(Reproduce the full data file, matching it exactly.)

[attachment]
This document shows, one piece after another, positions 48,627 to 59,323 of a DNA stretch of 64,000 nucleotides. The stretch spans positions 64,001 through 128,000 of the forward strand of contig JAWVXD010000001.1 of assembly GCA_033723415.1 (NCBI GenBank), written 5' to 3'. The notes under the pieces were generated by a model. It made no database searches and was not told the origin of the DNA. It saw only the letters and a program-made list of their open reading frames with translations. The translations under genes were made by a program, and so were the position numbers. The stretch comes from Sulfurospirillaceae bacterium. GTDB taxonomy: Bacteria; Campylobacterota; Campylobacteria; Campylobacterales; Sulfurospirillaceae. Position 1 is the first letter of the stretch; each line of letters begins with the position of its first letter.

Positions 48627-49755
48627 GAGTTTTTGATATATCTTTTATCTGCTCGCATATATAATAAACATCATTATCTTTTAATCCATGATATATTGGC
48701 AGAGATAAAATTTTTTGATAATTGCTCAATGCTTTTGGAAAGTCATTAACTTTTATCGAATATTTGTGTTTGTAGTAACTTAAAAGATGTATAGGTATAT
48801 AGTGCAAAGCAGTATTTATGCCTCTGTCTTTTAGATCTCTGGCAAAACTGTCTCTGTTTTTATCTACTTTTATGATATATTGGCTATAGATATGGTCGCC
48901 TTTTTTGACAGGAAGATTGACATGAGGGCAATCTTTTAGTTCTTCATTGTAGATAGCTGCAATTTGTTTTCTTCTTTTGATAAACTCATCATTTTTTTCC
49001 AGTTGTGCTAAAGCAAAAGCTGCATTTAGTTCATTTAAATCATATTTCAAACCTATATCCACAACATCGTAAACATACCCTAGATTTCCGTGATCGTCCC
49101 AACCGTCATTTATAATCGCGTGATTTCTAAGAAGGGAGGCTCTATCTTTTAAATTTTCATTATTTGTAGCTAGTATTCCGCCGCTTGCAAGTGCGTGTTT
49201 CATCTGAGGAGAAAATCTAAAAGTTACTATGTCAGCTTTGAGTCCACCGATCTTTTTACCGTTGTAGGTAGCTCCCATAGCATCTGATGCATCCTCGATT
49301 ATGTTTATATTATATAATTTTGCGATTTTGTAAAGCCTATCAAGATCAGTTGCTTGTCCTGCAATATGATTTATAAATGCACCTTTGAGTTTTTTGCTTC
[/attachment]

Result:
This document shows, one piece after another, positions 48,627 to 59,323 of a DNA stretch of 64,000 nucleotides. The stretch spans positions 64,001 through 128,000 of the forward strand of contig JAWVXD010000001.1 of assembly GCA_033723415.1 (NCBI GenBank), written 5' to 3'. The notes under the pieces were generated by a model. It made no database searches and was not told the origin of the DNA. It saw only the letters and a program-made list of their open reading frames with translations. The translations under genes were made by a program, and so were the position numbers. The stretch comes from Sulfurospirillaceae bacterium. GTDB taxonomy: Bacteria; Campylobacterota; Campylobacteria; Campylobacterales; Sulfurospirillaceae. Position 1 is the first letter of the stretch; each line of letters begins with the position of its first letter.

Positions 48627-49755
48627 GAGTTTTTGATATATCTTTTATCTGCTCGCATATATAATAAACATCATTATCTTTTAATCCATGATATATTGGC
48701 AGAGATAAAATTTTTTGATAATTGCTCAATGCTTTTGGAAAGTCATTAACTTTTATCGAATATTTGTGTTTGTAGTAACTTAAAAGATGTATAGGTATAT
48801 AGTGCAAAGCAGTATTTATGCCTCTGTCTTTTAGATCTCTGGCAAAACTGTCTCTGTTTTTATCTACTTTTATGATATATTGGCTATAGATATGGTCGCC
48901 TTTTTTGACAGGAAGATTGACATGAGGGCAATCTTTTAGTTCTTCATTGTAGATAGCTGCAATTTGTTTTCTTCTTTTGATAAACTCATCATTTTTTTCC
49001 AGTTGTGCTAAAGCAAAAGCTGCATTTAGTTCATTTAAATCATATTTCAAACCTATATCCACAACATCGTAAACATACCCTAGATTTCCGTGATCGTCCC
49101 AACCGTCATTTATAATCGCGTGATTTCTAAGAAGGGAGGCTCTATCTTTTAAATTTTCATTATTTGTAGCTAGTATTCCGCCGCTTGCAAGTGCGTGTTT
49201 CATCTGAGGAGAAAATCTAAAAGTTACTATGTCAGCTTTGAGTCCACCGATCTTTTTACCGTTGTAGGTAGCTCCCATAGCATCTGATGCATCCTCGATT
49301 ATGTTTATATTATATAATTTTGCGATTTTGTAAAGCCTATCAAGATCAGTTGCTTGTCCTGCAATATGATTTATAAATGCACCTTTGAGTTTTTTGCTTC